Boost C++ Libraries of the most highly regarded and expertly designed C++ library projects in the world. Herb Sutter and Andrei Alexandrescu, C++ Coding Standards

This is the documentation for an old version of Boost. Click here to view this page for the latest version.
C++ Boost

Tuple library advanced features

The advanced features described in this document are all under namespace ::boost::tuples

Metafunctions for tuple types

Suppose T is a tuple type, and N is a constant integral expression.

element<N, T>::type

gives the type of the Nth element in the tuple type T. If T is const, the resulting type is const qualified as well. Note that the constness of T does not affect reference type elements.


gives the length of the tuple type T.

Cons lists

Tuples are internally represented as cons lists. For example, the tuple

tuple<A, B, C, D>

inherits from the type

cons<A, cons<B, cons<C, cons<D, null_type> > > >

The tuple template provides the typedef inherited to access the cons list representation. E.g.: tuple<A>::inherited is the type cons<A, null_type>.

Empty tuple

The internal representation of the empty tuple tuple<> is null_type.

Head and tail

Both tuple template and the cons templates provide the typedefs head_type and tail_type. The head_type typedef gives the type of the first element of the tuple (or the cons list). The tail_type typedef gives the remaining cons list after removing the first element. The head element is stored in the member variable head and the tail list in the member variable tail. Cons lists provide the member function get_head() for getting a reference to the head of a cons list, and get_tail() for getting a reference to the tail. There are const and non-const versions of both functions.

Note that in a one element tuple, tail_type equals null_type and the get_tail() function returns an object of type null_type.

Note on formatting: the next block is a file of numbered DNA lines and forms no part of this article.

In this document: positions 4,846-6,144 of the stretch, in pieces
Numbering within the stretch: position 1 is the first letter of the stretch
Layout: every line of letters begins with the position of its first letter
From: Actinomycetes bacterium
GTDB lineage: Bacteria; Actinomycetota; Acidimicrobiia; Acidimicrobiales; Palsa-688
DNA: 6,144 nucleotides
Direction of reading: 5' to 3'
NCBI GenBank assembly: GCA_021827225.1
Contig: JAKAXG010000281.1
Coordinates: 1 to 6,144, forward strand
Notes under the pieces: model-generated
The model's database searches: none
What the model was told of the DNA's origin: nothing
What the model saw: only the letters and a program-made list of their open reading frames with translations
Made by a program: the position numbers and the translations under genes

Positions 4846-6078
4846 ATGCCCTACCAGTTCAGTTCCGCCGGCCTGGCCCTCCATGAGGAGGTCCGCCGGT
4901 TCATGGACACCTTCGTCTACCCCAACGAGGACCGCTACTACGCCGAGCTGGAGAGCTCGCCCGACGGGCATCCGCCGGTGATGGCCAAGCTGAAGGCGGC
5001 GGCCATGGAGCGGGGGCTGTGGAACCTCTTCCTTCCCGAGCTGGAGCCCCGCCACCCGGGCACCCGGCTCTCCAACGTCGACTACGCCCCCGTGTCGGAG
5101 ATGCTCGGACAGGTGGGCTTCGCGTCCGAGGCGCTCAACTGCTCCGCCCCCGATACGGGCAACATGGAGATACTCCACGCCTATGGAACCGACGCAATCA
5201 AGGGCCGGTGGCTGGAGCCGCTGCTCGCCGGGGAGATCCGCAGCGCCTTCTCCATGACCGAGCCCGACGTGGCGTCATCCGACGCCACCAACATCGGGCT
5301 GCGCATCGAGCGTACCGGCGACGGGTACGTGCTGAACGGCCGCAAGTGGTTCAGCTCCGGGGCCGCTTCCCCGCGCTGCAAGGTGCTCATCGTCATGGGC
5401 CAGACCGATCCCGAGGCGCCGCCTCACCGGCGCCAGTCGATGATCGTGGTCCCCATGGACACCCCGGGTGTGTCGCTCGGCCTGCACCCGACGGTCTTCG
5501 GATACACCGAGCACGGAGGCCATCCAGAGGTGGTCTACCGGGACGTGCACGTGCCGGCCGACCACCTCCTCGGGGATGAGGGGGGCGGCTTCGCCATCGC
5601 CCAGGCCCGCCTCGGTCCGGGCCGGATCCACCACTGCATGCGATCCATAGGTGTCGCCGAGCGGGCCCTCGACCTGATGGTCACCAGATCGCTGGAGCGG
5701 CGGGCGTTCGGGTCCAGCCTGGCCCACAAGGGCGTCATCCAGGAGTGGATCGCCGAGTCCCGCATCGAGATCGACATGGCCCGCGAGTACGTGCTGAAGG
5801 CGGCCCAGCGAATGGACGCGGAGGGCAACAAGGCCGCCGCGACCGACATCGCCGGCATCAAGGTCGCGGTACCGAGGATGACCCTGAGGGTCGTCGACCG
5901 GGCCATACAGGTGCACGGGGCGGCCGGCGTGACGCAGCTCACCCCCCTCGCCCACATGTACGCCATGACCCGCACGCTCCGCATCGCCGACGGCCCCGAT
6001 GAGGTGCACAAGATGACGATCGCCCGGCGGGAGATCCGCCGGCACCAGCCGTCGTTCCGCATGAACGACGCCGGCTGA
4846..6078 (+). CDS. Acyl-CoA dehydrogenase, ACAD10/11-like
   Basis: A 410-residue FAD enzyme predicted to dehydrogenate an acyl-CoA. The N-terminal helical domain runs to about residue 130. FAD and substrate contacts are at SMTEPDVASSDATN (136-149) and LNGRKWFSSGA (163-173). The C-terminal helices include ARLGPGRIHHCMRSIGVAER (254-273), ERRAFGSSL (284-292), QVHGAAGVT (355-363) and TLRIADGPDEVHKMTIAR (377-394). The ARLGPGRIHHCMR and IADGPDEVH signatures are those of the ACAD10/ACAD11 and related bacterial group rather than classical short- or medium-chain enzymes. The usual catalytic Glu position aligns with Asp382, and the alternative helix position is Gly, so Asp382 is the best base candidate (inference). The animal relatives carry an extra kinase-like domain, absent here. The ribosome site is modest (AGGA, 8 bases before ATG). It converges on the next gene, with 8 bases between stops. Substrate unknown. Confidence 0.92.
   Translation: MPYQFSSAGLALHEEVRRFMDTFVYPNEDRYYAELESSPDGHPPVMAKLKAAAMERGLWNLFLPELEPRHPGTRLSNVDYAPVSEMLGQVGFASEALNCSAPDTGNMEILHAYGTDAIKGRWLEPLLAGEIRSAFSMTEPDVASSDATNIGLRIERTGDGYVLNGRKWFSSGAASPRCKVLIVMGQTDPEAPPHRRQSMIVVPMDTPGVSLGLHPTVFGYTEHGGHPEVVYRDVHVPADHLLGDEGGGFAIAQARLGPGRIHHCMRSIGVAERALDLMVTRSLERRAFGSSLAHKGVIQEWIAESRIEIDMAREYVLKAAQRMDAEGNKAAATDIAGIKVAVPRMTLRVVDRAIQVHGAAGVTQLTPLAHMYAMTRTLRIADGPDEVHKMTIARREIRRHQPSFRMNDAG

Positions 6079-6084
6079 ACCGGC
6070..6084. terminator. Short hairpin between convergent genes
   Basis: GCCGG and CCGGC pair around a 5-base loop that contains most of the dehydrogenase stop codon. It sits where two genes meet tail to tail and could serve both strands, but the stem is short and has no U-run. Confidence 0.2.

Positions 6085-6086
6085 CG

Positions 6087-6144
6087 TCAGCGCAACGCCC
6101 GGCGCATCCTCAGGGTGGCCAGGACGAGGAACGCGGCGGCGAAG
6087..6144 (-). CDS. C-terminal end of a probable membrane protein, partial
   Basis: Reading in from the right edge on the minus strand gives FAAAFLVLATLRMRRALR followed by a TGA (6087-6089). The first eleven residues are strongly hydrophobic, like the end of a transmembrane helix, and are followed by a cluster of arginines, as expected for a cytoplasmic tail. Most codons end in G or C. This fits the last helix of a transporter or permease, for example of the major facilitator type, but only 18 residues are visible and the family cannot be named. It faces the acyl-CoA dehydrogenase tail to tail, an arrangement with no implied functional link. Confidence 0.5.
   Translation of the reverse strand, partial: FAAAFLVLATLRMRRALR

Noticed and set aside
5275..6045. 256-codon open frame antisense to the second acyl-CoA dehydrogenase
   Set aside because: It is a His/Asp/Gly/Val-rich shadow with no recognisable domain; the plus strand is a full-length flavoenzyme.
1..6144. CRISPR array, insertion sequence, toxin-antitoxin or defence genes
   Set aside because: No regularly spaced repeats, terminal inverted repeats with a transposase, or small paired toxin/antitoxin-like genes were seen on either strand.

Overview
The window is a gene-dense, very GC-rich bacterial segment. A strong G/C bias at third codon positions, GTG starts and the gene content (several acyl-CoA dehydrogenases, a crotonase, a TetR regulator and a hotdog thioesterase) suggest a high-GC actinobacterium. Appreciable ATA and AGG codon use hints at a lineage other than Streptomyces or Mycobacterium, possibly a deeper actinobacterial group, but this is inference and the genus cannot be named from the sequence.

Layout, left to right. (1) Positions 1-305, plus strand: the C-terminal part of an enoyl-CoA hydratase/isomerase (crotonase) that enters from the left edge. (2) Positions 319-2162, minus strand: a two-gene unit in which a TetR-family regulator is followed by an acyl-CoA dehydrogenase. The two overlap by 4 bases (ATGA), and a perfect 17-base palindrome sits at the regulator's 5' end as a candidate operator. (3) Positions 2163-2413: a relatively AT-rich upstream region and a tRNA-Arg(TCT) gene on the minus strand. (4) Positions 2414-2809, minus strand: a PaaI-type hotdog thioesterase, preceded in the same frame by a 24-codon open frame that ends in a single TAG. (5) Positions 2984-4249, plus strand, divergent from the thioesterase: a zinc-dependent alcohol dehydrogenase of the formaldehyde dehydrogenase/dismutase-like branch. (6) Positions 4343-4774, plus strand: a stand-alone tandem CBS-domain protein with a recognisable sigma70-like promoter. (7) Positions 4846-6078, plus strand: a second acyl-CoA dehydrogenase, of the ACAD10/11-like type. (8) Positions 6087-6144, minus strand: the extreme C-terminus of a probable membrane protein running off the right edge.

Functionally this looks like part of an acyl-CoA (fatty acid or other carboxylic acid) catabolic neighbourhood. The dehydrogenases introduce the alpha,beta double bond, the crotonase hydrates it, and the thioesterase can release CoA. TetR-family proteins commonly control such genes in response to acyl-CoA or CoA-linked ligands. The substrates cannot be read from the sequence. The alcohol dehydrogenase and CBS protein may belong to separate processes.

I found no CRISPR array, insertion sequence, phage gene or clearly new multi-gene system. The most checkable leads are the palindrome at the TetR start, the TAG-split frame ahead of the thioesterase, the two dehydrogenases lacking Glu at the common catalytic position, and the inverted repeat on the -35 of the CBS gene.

The empty tuple (null_type) has no head or tail, hence the get_head and get_tail functions are not provided.

Treating tuples as cons lists gives a convenient means to define generic functions to manipulate tuples. For example, the following pair of function templates assign 0 to each element of a tuple (obviously, the assignments must be valid operations for the element types):

inline void set_to_zero(const null_type&) {};

template <class H, class T>
inline void set_to_zero(cons<H, T>& x) { x.get_head() = 0; set_to_zero(x.get_tail()); }

Constructing cons lists

A cons list can be default constructed provided that all its elements can be default constructed.

A cons list can be constructed from its head and tail. The prototype of the constructor is:

cons(typename access_traits<head_type>::parameter_type h,
     const tail_type& t)

The traits template for the head parameter selects correct parameter types for different kinds of element types (for reference elements the parameter type equals the element type, for non-reference types the parameter type is a reference to const non-volatile element type).

For a one-element cons list the tail argument (null_type) can be omitted.

Traits classes for tuple element types


The template access_traits defines three type functions. Let T be a type of an element in a tuple:

  1. access_traits<T>::non_const_type maps T to the return type of the non-const access functions (nonmember and member get functions, and the get_head function).
  2. access_traits<T>::const_type maps T to the return type of the const access functions.
  3. access_traits<T>::parameter_type maps T to the parameter type of the tuple constructor.


The element types of the tuples that are created with the make_tuple functions are computed with the type function make_tuple_traits. The type function call make_tuple_traits<T>::type implements the following type mapping:

Objects of type reference_wrapper are created with the ref and cref functions (see The make_tuple function.)

Reference wrappers were originally part of the tuple library, but they are now a general utility of boost. The reference_wrapper template and the ref and cref functions are defined in a separate file ref.hpp in the main boost include directory; and directly in the boost namespace.

Back to the user's guide

© Copyright Jaakko Järvi 2001.